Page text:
Definitions

Types of hospitals included in HCUP

HCUP is based on data from community hospitals, defined as short-term, non-Federal, general and other hospitals, excluding hospital units of other institutions (e.g., prisons). HCUP data include OB-GYN, ENT, orthopedic, cancer, pediatric, public, and academic medical hospitals. They exclude long-term care, rehabilitation, psychiatric, and alcoholism and chemical dependency hospitals, but these types of discharges are included if they are from community hospitals.

Unit of analysis

The unit of analysis is the hospital discharge (i.e., the hospital stay), not a person or patient. This means that a person who is admitted to the hospital multiple times in one year will be counted each time as a separate “discharge” from the hospital.

Region

Region is one of the four regions defined by the U.S. Census Bureau:

Northeast: Maine, New Hampshire, Vermont, Massachusetts, Rhode Island, Connecticut, New York, New Jersey, and Pennsylvania

Midwest: Ohio, Indiana, Illinois, Michigan, Wisconsin, Minnesota, Iowa, Missouri, North Dakota, South Dakota, Nebraska, and Kansas

South: Delaware, Maryland, District of Columbia, Virginia, West Virginia, North Carolina, South Carolina, Georgia, Florida, Kentucky, Tennessee, Alabama, Mississippi, Arkansas, Louisiana, Oklahoma, and Texas

West: Montana, Idaho, Wyoming, Colorado, New Mexico, Arizona, Utah, Nevada, Washington, Oregon, California, Alaska, and Hawaii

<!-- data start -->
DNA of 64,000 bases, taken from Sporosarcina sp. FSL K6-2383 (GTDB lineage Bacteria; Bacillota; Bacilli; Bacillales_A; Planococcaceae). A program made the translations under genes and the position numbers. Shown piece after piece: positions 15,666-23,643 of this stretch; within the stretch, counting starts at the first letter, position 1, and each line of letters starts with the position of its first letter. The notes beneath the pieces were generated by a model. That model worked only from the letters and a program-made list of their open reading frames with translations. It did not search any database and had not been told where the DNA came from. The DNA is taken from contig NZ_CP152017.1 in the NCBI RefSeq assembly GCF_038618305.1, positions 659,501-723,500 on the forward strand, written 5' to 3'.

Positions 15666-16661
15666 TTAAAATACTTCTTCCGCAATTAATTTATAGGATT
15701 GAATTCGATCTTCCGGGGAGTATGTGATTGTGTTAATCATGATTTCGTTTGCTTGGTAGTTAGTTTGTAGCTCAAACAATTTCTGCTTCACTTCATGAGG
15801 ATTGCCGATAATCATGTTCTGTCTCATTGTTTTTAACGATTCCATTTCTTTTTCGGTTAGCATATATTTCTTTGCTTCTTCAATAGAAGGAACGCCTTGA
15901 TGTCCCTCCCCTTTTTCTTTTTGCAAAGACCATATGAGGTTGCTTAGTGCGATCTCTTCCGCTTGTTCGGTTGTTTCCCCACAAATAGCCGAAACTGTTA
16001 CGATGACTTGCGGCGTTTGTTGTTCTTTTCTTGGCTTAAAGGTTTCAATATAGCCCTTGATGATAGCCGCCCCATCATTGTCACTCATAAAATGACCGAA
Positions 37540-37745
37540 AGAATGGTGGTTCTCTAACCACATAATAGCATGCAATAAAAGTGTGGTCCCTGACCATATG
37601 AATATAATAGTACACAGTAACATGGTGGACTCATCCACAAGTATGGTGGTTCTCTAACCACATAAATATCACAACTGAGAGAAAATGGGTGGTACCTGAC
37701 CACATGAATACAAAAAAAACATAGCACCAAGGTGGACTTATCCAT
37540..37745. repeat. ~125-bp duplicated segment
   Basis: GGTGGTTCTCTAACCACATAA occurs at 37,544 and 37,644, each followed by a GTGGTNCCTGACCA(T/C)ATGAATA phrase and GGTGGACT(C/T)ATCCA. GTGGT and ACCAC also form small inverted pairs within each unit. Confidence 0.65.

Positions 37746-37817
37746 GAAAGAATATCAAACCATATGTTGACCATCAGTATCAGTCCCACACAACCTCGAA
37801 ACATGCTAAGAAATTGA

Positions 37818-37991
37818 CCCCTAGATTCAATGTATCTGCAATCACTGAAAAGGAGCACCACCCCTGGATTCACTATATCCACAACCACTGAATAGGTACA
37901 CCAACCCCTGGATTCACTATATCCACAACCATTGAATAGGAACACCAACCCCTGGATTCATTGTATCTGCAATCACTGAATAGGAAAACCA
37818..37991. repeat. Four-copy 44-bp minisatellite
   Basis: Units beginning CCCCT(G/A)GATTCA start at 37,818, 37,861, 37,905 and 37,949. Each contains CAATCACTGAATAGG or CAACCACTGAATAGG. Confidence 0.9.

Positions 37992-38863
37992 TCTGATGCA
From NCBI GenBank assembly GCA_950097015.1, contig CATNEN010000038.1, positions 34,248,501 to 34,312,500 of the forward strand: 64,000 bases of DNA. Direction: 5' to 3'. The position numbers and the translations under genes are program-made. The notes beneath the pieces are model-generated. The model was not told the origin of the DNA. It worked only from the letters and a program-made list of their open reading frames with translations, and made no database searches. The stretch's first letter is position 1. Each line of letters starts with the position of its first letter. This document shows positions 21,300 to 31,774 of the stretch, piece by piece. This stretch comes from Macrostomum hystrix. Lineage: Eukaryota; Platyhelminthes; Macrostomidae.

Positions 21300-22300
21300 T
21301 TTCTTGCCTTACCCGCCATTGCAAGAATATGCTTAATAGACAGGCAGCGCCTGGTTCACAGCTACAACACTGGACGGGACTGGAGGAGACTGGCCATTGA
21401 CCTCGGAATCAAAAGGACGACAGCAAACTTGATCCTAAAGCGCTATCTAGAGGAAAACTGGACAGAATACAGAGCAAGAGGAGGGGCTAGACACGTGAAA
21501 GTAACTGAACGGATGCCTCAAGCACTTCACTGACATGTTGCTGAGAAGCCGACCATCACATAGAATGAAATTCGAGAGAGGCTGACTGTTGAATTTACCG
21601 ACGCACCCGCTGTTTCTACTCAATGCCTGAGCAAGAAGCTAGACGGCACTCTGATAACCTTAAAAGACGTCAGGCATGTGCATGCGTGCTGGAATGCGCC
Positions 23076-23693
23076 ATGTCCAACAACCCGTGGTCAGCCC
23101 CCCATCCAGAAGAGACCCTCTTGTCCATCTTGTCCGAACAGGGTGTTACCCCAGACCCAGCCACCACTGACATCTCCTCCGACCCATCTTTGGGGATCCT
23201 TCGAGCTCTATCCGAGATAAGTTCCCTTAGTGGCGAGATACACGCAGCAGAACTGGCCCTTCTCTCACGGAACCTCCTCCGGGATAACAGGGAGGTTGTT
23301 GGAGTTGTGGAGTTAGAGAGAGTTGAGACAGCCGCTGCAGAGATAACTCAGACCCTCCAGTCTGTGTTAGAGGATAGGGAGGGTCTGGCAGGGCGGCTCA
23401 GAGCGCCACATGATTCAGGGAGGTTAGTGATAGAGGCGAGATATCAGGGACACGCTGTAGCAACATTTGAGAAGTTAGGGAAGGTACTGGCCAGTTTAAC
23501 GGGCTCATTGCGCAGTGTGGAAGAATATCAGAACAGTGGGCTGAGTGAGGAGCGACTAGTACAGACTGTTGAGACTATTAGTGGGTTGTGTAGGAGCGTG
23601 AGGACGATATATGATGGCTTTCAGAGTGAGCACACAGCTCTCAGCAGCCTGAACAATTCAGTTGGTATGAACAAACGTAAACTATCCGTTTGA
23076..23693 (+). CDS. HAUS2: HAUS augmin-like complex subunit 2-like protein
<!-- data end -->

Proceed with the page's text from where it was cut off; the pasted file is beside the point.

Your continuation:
Costs and charges

Total hospital charges were converted to costs using HCUP cost-to-charge ratios based on hospital accounting reports from the Centers for Medicare and Medicaid Services (CMS).3 Costs will tend to reflect the actual costs of production, while charges represent what the hospital billed for the case. For each hospital, a hospital-wide cost-to-charge ratio is used because detailed charges are not available across all HCUP States. Hospital charges reflect the amount the hospital charged for the entire hospital stay and does not include professional (physician) fees. For the purposes of this Statistical Brief, costs are reported to the nearest hundreds.

Diagnoses and ICD-9-CM

The principal diagnosis is that condition established after study to be chiefly responsible for the patient’s admission to the hospital. Secondary diagnoses are concomitant conditions that coexist at the time of admission or that develop during the stay. All-listed diagnoses include the principal diagnosis plus these additional secondary conditions.

ICD-9-CM is the International Classification of Diseases, Ninth Revision, Clinical Modification, which assigns numeric codes to diagnoses. There are about 12,000 ICD-9-CM diagnosis codes.

The ICD-9-CM codes defining influenza include the following:

487.0 Influenza with pneumonia

487.1 Influenza with other respiratory manifestations

487.8 Influenza with other manifestations

Emergency admission source

Emergency admission indicates the patient was admitted to the hospital through the emergency department.

For More Information

For a detailed description of HCUP and more information on the design of the NIS and methods to calculate estimates, please refer to the following publications: